A breeze laden with the smell of magnolias met her at the stoop. The fragrant gust wrapped around her face, and her labored breaths sucked in the scent of the blooms. Mixed with the odor of Father’s pipe tobacco and the vile stench of his illness, the cloying wind threatened to turn her stomach.
Searching blindly with her toes, she found the top step then allowed the drag of her load to shift her forward and over the threshold. Heart pounding, her panting gasps a roar in her ears, Mariah tottered briefly at the edge of the second step.
Exhausted, she surrendered to the pull of the earth, and her trembling legs staggered wildly to the ground. When her bare feet touched the cold, wet grass, she glanced over her shoulder at the shaded windows of
Bell’s Inn and whispered
a grateful prayer.
If one curious lodger had peered out and caught her struggling along the hallway, knees bent beneath her unlikely burden, she’d be undone. With her clumsy gait and heavy tread, not to mention the squeaky step at the bottom of the stairs, it amazed her they hadn’t.
“Just a little farther,” Mariah whispered, a catch in her throat. “Almost there.”
If she could get Father’s remains secreted away without Mrs. Viola Ashmore, the most meddlesome woman in
pressing her nose to an upstairs window, the unthinkable scheme might work. Mississippi
Last night, the Widow Ashmore—Miss Vee, as she liked to be called—had returned from her sister’s down in
. Her arrival threatened to ruin
everything, and Mariah regretted the hasty decision to summon her home. Natchez
She trudged to the waiting wagon bed and eased Father down, her muscles straining from the effort to lower him gently. Clutching his nightshirt with determined fists, she lifted him aside to raise the tailgate.
Three months ago, toting him ten feet would’ve been impossible to imagine, despite her work-honed arms and sturdy Choctaw ancestry. Squinting in the moonlight at the dear face of the man who gave her life, his once burly frame reduced to a frail skeleton by the wasting disease, she bit off a cry of pain.
Not now, she ordered herself, choking on scalding tears. There’d be ample time for mourning once she hid the body. Covering up his disappearance would be another matter entirely.
From the time she’d leaned over Father’s sickbed the night before to find him still and cold, she’d known exactly what to do. She sat at his bedside until the parlor clock struck three times, long past the hour when even the restless Miss Vee had doused her lamp.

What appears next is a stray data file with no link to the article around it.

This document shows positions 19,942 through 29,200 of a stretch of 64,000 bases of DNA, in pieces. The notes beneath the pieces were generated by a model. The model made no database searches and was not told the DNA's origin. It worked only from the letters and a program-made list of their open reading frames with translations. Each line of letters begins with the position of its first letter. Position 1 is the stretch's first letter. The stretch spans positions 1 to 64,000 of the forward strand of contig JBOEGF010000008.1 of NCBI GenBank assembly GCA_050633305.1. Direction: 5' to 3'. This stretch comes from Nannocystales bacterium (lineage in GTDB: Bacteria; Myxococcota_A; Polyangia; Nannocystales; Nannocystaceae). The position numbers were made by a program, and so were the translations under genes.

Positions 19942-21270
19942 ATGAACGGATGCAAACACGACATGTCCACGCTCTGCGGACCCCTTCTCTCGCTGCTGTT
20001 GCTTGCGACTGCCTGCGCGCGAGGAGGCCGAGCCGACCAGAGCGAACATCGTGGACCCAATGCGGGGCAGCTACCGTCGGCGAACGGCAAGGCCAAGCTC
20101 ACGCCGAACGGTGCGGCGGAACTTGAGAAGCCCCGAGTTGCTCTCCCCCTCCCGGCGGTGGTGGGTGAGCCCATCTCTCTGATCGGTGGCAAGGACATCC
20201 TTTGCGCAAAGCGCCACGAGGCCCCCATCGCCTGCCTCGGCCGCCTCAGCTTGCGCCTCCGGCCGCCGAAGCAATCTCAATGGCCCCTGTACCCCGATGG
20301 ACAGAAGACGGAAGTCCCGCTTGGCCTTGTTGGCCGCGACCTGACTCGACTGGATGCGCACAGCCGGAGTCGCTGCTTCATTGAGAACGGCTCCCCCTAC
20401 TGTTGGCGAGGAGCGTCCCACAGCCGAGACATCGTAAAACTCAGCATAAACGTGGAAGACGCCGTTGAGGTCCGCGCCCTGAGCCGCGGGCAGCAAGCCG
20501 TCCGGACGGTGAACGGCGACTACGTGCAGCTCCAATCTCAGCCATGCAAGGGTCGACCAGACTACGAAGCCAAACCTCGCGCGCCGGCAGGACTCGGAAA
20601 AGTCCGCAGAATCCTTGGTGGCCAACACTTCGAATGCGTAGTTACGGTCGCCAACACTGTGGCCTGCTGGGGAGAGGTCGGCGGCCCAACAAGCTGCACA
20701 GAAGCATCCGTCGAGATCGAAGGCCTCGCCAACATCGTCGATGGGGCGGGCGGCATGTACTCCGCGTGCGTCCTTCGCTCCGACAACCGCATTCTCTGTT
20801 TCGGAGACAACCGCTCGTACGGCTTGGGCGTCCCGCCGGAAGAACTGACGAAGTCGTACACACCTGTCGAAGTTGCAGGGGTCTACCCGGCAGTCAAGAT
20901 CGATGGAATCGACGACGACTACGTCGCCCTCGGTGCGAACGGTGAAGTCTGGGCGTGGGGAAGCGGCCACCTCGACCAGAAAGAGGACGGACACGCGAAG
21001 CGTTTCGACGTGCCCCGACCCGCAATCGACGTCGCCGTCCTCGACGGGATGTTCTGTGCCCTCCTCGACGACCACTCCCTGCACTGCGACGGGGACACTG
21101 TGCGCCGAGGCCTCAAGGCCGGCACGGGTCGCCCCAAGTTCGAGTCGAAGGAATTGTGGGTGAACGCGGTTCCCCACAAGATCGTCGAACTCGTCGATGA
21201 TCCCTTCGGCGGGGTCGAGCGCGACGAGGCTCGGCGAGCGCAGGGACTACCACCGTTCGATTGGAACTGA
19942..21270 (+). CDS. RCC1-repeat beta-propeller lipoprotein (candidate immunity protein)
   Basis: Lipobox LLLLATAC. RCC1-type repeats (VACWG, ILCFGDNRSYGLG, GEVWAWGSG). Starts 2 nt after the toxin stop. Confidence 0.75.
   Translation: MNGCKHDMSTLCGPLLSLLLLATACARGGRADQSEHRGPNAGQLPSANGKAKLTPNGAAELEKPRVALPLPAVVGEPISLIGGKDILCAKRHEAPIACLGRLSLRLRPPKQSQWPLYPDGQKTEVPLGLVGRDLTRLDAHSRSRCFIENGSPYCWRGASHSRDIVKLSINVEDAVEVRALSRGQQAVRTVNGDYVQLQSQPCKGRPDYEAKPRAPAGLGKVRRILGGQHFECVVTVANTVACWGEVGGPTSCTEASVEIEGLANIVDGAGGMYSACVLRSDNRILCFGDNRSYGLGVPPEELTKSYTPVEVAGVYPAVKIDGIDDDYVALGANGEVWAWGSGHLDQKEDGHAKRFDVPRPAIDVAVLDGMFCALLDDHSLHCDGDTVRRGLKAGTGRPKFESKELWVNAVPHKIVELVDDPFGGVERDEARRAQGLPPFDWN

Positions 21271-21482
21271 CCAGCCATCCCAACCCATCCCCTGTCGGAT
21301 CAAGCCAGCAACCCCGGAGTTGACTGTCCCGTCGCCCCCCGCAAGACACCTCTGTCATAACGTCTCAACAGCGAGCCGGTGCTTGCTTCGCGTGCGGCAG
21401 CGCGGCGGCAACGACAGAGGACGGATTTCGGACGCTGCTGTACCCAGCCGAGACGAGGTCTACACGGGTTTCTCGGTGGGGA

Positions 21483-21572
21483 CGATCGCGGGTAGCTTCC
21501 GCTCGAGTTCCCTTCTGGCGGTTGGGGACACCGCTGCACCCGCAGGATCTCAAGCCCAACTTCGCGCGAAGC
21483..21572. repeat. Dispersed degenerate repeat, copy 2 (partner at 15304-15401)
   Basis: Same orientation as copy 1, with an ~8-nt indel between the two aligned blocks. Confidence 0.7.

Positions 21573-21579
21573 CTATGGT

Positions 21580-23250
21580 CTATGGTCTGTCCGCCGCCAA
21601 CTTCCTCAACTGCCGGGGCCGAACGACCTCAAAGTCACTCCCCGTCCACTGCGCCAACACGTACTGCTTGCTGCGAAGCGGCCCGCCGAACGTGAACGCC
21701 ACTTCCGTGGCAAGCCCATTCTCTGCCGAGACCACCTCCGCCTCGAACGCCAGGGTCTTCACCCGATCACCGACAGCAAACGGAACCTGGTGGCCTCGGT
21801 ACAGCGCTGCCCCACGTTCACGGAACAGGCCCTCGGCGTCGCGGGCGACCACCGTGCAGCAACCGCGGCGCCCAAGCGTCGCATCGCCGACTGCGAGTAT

Slipping inside the barn, she’d hitched Sheki to the wagon and loaded a shovel before pulling around to the door. The hard part, the dreaded part, had been carrying Father through the house. It took all the strength she could muster, of both body and soul, but somehow she’d managed.
Mariah reached over the tailgate and smoothed his hair. “Forgive me, Aki,” she whispered. “It’s the only way.” Straightening, she wiped her eyes and steeled her trembling chin. She’d come this far, and she’d see it through.
How can readers find you on the Internet?Your readers can learn more about me at www.marciagruver.com . I’d love to hear from them on my contact page or ‘friend’ them on Facebook.
Thank you, Marcia. I love the peek into the book. Can't wait to read it.
Readers, here's a link to the book. By using it when you order, you help support this blog.
Bandit's Hope (Backwoods Brides)
Leave a comment for a chance to win a free copy of the book. Please tell us where you live, at least the state or territory. (Comments containing links may be subject to removal by blog owner.)
Void where prohibited; the odds of winning depend on the number of entrants. Entering the giveaway is considered a confirmation of eligibility on behalf of the enterer in accord with these rules and any pertaining local/federal/international laws.
The only notification you’ll receive is the winner post on this blog. So be sure to check back a week from Saturday to see if you won. You will have 4 weeks from the posting of the winners to claim your book.
If you’re reading this on Feedblitz, Facebook, or Amazon, please come to the blog to leave your comment if you want to be included in the drawing. Here’s a link.